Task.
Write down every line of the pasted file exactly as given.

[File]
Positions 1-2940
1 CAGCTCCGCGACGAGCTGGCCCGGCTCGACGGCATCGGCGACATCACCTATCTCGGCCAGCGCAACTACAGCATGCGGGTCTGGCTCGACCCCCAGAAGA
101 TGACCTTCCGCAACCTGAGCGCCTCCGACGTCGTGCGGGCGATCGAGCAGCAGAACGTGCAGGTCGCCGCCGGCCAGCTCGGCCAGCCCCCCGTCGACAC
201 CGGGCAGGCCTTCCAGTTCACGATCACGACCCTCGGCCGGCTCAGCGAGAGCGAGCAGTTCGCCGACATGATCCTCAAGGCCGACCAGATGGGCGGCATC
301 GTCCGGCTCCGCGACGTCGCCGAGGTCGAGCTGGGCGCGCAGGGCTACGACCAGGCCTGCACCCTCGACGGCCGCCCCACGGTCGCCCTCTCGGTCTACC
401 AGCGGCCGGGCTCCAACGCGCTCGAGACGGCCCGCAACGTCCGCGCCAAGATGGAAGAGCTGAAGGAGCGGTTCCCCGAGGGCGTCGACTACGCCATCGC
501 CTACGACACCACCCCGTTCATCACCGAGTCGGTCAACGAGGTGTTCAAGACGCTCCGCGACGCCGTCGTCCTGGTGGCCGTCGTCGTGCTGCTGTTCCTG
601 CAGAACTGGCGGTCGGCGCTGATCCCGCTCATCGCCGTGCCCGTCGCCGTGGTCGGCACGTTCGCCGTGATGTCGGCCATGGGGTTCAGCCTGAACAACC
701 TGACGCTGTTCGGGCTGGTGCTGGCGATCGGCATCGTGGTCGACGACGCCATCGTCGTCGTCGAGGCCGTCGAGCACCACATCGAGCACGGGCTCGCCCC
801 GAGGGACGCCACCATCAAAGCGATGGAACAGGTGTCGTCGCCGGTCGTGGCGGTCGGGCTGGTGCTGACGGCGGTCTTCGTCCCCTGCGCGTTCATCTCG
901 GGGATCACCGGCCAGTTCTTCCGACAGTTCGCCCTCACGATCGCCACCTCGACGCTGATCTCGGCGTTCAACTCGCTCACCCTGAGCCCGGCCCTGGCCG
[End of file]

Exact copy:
Positions 1-2940
1 CAGCTCCGCGACGAGCTGGCCCGGCTCGACGGCATCGGCGACATCACCTATCTCGGCCAGCGCAACTACAGCATGCGGGTCTGGCTCGACCCCCAGAAGA
101 TGACCTTCCGCAACCTGAGCGCCTCCGACGTCGTGCGGGCGATCGAGCAGCAGAACGTGCAGGTCGCCGCCGGCCAGCTCGGCCAGCCCCCCGTCGACAC
201 CGGGCAGGCCTTCCAGTTCACGATCACGACCCTCGGCCGGCTCAGCGAGAGCGAGCAGTTCGCCGACATGATCCTCAAGGCCGACCAGATGGGCGGCATC
301 GTCCGGCTCCGCGACGTCGCCGAGGTCGAGCTGGGCGCGCAGGGCTACGACCAGGCCTGCACCCTCGACGGCCGCCCCACGGTCGCCCTCTCGGTCTACC
401 AGCGGCCGGGCTCCAACGCGCTCGAGACGGCCCGCAACGTCCGCGCCAAGATGGAAGAGCTGAAGGAGCGGTTCCCCGAGGGCGTCGACTACGCCATCGC
501 CTACGACACCACCCCGTTCATCACCGAGTCGGTCAACGAGGTGTTCAAGACGCTCCGCGACGCCGTCGTCCTGGTGGCCGTCGTCGTGCTGCTGTTCCTG
601 CAGAACTGGCGGTCGGCGCTGATCCCGCTCATCGCCGTGCCCGTCGCCGTGGTCGGCACGTTCGCCGTGATGTCGGCCATGGGGTTCAGCCTGAACAACC
701 TGACGCTGTTCGGGCTGGTGCTGGCGATCGGCATCGTGGTCGACGACGCCATCGTCGTCGTCGAGGCCGTCGAGCACCACATCGAGCACGGGCTCGCCCC
801 GAGGGACGCCACCATCAAAGCGATGGAACAGGTGTCGTCGCCGGTCGTGGCGGTCGGGCTGGTGCTGACGGCGGTCTTCGTCCCCTGCGCGTTCATCTCG
901 GGGATCACCGGCCAGTTCTTCCGACAGTTCGCCCTCACGATCGCCACCTCGACGCTGATCTCGGCGTTCAACTCGCTCACCCTGAGCCCGGCCCTGGCCG